Anesthesiology: An Evolution in Safety

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By Mark A. Warner, MD

When the first ambulatory surgical center was opened in 1970, the risk of a relatively healthy patient dying within 24 hours of an anesthetic and surgical procedure was approximately 1 in 10,000 cases. In the subsequent four decades, that risk has decreased at least 25-fold; the best estimates now suggesting that the frequency is 1 in 250,000 cases. This improvement in surgical patient safety is one of the great achievements in modern medicine.

Dramatic? Absolutely! As good as it can get? Absolutely not!

There are many reasons that the safety of surgical patients has improved so steadily throughout this time period. Surgical procedures have become less invasive, and many surgical techniques now result in much less blood loss and tissue trauma and fewer postoperative complications. The drugs used intraoperatively for anesthesia, postoperatively for analgesia, and perioperatively for infection prevention and treatment have improved remarkably. However, one significant effort stands out for its contribution to better patient safety – a major effort of the American Society of Anesthesiologists (ASA) to standardize anesthesia care and patient monitoring. The contributions of the society to patient safety were noted by the Institute of Medicine in its 2000 treatise, “To Err is Human: Building a Safer Health System." In fact, the ASA was the only specialty organization recognized in this treatise for its success in improving patient safety.

Patient Safety and Anesthesiology

How safe is ambulatory surgery? The risk improvement in the two decades since the initial 1970 ambulatory surgical center was remarkable. By 1993, a large study published in the Journal of the American Medical Association found that it was safer to undergo outpatient surgery than it was to travel to and from the ambulatory surgical center by car. Improvements in the successive years have made anesthesia for these patients even better. The ASA led the current patient safety initiative in the United States when it instituted the Anesthesia Patient Safety Foundation (APSF) in 1985. This initiative and its high profile patient-safety movement resulted in standardized practices that required the use of pulse oximetry and end endtidal carbon dioxide monitoring for anesthetized patients. These requirements markedly reduced the frequency of anoxic brain injury and other major complications. The efforts of the APSF to share patient-safety information and best practices with all anesthesia providers, equipment manufacturers and pharmaceutical companies have been well recognized. For example, the National Patient Safety Foundation, started in 1997, was modeled on the APSF.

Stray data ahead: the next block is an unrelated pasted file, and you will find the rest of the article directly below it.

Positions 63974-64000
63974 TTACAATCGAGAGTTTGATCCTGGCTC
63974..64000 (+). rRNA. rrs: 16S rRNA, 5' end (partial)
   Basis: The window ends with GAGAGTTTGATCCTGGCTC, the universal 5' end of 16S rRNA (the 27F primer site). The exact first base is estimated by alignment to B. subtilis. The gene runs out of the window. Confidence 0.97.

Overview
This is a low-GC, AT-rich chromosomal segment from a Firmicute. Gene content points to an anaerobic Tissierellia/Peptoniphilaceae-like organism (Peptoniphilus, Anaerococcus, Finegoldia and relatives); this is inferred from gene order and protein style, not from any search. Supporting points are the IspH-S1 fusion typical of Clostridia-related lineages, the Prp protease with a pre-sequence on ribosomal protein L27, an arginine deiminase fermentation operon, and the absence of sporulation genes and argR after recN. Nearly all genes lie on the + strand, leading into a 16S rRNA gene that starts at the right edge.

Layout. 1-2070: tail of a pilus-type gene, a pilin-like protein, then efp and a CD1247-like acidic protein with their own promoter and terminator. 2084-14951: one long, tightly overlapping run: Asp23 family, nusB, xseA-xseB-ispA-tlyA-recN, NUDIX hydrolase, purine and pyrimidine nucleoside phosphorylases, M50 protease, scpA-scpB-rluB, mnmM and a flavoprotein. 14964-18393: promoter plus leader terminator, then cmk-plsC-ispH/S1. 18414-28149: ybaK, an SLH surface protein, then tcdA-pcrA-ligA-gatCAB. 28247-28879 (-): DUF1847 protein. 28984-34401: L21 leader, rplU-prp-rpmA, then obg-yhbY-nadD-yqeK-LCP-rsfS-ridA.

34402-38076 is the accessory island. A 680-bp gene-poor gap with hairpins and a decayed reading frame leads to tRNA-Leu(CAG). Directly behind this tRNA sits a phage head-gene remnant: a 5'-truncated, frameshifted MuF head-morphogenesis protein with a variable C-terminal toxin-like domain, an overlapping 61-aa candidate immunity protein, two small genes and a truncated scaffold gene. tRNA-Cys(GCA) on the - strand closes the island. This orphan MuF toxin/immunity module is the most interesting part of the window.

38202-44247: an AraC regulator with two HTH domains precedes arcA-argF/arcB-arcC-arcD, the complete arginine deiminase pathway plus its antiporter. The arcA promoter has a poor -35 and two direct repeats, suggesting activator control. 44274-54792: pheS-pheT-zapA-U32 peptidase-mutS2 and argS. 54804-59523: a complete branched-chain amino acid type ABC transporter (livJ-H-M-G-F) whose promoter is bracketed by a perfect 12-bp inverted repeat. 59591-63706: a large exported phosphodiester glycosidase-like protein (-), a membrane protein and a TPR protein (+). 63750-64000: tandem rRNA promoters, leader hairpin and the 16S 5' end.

The APSF is now in its 25th year. The organization currently sponsors major workshops in which key stakeholders meet to share ideas on specific topics (e.g., medication errors and fire safety). Government agencies, manufacturers, surgeons, anesthesiologists, other anesthesia providers, nurses and patients gather, review problems, project innovative processes, debate merits and develop changes that will likely result in safety improvements. The APSF is primarily financed by contributions from the ASA and unrestricted grants from drug and equipment companies, with each dedicated to reducing complications in surgical patients. No commercial entity directly benefits financially from support of the APSF. Patient safety via APSF is a true altruistic endeavor.

The Importance of Patient Safety

With all of these improvements, why emphasize patient safety? Isn’t it already safe?

Let’s use an example to illustrate why we all strive to make further improvements. Literally hundreds of patients in the U.S. either die or suffer anoxic brain injury annually from postoperative respiratory depression. This problem is solvable: (1) we know many of the patient characteristics and surgical and anesthetic risk factors associated with postoperative respiratory depression; (2) we know that opioid analgesics play a role in nearly all instances of postoperative respiratory arrest; and (3) we have technologies that can detect postoperative respiratory depression. Despite this knowledge, we still have patients dying or significantly impaired by this problem. Sadly, we are missing the union of forces that is necessary to address it.

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